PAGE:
Wednesday, July 21, 2010

Lotus Processing

From this:

Here's what I did:

1. When opening the raw image in camera raw in PS I reduced clarity shown here 100% adjusted exposure value, brightness, contrast, blacks and saturation: (why saturation when I am converting to B&W, because I found the yellow, red, magenta's a little highlights, and by doing that gave me a better overall histogram.
These small adjustments gave me an image that now looks like this, much softer and lower contrast due to the exposure and saturation adjustments:

2. Then I opened the adjusted image in Photoshop and began further adjustments making the B&W conversion using the adjustment B&W menu.

That adjustment gave me this image;

3. Which I then toned by using the tint dialog box checked in the B&W menu here: set hue to 42 and saturation to 3%

4. After that I made a new layer copy of the background image by dragging the original image into the duplicate layer icon in the layers window box;

5. Once I had the duplicate layer I made a levels adjustment to the black values to blacken the image, which gave me this histogram, notice the black value arrow's position along the histogram baseline.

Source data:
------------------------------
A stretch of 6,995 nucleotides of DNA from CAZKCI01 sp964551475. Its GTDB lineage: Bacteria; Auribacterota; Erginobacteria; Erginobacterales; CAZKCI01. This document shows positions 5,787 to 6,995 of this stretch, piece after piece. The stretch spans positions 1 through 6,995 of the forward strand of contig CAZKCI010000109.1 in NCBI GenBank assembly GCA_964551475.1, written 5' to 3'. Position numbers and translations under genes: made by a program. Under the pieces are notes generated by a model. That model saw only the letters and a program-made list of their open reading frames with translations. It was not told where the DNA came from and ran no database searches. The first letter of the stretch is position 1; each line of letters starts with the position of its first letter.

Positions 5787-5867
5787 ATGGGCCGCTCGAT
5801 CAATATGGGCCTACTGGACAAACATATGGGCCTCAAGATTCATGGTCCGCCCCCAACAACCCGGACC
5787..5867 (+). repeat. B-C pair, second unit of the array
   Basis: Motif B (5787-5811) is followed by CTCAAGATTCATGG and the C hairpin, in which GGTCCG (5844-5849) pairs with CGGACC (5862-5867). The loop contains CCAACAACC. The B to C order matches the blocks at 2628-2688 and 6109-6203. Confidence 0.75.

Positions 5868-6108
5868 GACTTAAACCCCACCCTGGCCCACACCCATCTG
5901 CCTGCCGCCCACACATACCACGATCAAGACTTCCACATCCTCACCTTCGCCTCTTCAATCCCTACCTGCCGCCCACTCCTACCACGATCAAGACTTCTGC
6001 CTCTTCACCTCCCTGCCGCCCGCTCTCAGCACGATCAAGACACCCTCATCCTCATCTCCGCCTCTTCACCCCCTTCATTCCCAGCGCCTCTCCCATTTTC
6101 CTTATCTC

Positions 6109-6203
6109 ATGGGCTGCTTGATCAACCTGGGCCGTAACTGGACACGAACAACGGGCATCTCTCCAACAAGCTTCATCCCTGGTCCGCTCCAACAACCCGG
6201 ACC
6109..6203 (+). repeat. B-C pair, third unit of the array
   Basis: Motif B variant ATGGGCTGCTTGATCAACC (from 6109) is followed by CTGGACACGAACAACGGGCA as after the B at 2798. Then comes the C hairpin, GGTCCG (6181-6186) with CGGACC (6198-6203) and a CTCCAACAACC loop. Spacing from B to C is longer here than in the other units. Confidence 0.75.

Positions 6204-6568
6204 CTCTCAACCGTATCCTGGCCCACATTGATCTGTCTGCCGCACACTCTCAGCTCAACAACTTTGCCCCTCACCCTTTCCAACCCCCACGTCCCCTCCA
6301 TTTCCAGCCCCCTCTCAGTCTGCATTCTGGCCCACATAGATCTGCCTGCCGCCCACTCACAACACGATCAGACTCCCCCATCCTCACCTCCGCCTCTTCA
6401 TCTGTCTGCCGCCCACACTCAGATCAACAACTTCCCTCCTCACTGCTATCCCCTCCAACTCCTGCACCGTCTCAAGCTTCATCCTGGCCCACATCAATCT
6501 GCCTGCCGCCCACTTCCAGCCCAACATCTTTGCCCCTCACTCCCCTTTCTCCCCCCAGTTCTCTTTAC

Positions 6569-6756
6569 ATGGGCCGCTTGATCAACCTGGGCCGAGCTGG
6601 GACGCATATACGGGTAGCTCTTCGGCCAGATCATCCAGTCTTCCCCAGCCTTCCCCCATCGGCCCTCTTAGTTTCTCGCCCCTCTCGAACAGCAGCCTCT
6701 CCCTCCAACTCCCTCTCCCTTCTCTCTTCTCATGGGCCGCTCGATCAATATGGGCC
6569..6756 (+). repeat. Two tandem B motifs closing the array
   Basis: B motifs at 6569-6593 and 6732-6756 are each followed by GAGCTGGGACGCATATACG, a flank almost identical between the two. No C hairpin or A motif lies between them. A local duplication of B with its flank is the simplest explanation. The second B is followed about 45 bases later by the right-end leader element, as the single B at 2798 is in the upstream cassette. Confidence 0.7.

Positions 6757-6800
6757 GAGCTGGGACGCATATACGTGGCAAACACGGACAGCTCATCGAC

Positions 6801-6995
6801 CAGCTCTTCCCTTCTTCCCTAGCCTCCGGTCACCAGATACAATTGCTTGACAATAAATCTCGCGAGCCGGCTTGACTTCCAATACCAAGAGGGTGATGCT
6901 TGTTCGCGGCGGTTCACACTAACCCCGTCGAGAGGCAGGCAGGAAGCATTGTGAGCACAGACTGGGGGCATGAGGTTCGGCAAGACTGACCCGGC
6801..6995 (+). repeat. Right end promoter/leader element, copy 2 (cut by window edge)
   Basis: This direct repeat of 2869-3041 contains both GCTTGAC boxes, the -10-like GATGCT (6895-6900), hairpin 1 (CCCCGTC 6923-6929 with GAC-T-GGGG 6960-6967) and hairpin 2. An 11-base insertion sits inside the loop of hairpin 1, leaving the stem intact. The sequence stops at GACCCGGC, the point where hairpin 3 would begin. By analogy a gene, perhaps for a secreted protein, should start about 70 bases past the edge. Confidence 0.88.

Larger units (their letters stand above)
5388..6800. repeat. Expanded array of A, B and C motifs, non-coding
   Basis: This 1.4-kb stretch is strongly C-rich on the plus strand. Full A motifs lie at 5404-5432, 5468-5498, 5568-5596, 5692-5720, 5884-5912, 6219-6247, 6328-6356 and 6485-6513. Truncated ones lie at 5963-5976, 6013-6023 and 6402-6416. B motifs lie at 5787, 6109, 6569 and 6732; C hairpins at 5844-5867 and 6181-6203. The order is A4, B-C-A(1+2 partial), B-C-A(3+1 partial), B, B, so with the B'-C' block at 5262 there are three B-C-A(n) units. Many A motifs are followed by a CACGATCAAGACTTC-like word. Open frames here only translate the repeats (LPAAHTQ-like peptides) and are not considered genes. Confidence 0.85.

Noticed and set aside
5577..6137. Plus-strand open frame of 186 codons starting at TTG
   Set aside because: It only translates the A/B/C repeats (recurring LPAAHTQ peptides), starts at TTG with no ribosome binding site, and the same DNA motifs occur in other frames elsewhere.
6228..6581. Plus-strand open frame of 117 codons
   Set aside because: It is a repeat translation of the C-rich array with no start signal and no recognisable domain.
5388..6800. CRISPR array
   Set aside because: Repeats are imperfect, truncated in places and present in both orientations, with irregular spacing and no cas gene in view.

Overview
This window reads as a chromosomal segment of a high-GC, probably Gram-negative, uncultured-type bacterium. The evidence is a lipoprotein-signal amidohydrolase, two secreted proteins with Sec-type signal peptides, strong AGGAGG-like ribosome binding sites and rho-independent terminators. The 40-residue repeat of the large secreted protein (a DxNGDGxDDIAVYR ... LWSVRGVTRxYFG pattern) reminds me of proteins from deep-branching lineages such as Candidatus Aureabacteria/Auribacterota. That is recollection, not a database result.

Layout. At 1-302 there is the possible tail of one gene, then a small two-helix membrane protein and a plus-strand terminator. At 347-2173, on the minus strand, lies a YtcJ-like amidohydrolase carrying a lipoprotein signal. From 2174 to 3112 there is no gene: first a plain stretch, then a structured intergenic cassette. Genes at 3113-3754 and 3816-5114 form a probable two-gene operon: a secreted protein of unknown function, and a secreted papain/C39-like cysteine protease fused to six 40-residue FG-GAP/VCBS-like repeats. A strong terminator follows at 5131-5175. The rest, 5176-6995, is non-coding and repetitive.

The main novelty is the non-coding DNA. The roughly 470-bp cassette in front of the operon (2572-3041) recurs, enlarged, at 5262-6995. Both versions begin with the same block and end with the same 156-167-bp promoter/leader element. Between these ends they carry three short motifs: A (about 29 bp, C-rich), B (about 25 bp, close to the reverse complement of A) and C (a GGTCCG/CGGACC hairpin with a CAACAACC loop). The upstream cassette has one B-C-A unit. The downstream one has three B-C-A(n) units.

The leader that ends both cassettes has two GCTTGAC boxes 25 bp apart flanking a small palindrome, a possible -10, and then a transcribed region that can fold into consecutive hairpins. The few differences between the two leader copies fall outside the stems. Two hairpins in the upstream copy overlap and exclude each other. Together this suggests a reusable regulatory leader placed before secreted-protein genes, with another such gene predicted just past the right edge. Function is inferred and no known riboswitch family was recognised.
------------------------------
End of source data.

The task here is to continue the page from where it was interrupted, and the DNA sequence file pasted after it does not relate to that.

The resulting adjustment looked like this: (OK  we are getting there)

6. Now I had the blacks where I wanted them I needed to put a mask on the layer by clicking on the mask icon in the layer box, so I could "paint" back in the brighter parts I wanted in the image, by using a soft brush in normal opacity somewhere between 3% and 30% depending on the amount of lightening I wanted (that's the subjective artistic part, how you see and use the brush tool impacting the image)

7. When I  finished painting I flattened the image layers and made selective curves and levels adjustments in the image using the elliptical selection tool feathered at about 100% until I had made the adjustments I liked.
That's it!

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